Bloody Harry
Certain rules should definitely be followed by any bank robber. For example, never park the getaway car in middle lane. This could obstruct the flow of traffic, keep garbage trucks from passing – and stall the getaway itself.

But Schellak is no professional. Quite the contrary. And to top it, his beloved Rosi and Guido take off ahead of time, leaving Schellak to see how to get away with the booty. Basically, there's no reason not to chose a driving school’s for that purpose – especially, when the fleeing criminal doesn't have a driver’s license. But then one should take the instructor hostage and not Harry Fink, who's just the learner.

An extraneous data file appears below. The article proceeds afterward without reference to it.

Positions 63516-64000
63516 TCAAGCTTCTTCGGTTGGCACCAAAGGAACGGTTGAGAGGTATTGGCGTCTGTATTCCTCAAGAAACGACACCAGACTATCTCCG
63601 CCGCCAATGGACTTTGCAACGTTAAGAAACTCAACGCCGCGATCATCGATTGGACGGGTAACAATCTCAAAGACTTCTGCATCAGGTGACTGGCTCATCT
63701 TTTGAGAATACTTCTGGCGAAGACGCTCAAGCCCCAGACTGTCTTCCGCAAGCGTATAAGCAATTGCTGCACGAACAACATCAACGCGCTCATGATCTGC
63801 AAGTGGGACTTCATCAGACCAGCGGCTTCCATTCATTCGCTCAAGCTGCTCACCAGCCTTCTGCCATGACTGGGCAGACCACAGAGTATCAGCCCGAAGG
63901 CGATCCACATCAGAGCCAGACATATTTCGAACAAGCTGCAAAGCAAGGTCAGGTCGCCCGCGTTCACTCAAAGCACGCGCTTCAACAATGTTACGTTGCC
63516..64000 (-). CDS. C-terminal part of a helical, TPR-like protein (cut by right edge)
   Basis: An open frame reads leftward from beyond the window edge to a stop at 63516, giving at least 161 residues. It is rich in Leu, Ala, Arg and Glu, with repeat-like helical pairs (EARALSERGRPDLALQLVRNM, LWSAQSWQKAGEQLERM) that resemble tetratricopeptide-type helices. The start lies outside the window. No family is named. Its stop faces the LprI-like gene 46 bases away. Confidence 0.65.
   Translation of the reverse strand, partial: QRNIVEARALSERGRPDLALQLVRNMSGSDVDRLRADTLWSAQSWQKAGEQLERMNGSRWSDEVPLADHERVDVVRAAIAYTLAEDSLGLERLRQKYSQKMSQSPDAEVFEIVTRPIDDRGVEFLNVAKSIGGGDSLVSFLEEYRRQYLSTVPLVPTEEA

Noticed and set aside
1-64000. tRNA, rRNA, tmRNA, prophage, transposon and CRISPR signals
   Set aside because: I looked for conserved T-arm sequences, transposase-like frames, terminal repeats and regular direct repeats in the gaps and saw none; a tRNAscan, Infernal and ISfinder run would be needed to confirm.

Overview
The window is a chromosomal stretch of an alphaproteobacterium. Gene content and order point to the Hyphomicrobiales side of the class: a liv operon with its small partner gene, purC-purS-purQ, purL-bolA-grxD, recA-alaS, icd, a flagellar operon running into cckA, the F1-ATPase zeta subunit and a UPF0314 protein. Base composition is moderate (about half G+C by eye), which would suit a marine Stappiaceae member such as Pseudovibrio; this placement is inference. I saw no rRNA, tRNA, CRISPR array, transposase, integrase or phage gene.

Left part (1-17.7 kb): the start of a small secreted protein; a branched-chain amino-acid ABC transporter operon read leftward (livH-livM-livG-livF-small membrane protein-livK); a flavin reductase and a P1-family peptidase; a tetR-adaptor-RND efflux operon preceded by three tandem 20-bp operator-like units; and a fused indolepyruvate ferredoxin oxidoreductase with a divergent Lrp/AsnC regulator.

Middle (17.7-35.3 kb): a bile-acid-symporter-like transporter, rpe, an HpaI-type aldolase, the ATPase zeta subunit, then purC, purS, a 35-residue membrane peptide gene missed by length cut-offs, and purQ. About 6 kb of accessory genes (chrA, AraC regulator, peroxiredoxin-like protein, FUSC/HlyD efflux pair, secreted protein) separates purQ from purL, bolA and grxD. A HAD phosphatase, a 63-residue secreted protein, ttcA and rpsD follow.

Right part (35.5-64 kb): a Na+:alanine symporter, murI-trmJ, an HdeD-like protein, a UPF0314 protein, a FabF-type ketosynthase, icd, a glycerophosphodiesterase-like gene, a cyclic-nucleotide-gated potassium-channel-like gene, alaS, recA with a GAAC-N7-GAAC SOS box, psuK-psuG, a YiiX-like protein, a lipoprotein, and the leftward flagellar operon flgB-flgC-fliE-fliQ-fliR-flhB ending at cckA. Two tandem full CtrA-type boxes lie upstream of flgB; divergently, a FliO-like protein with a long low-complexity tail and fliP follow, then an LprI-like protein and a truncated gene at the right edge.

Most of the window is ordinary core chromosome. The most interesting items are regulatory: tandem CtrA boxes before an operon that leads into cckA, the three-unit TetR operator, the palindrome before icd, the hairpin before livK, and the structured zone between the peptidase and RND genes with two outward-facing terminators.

Thus the flight turns into a farce. The hostage is a pain in the ass. Fink is a Mr. Know-It-All, and Schellak is an obvious weakling. The nightmare couple runs out of breath. The police send their best men on the road, and a TV news team tries hard to track down a top story.

A road movie full of non-starters. A comedy in which standstill emerges as the top speed, and laid-back panic as the utmost danger.

Bloody Harry is probably the first comedy I made. My other films are mainly satires or tragicomedies. I was offered the film at the spur of the moment, the script was unfinished, preproduction time extremely short – like it is, most of the time. Still, I like the outcome, or perhaps, in spite of it.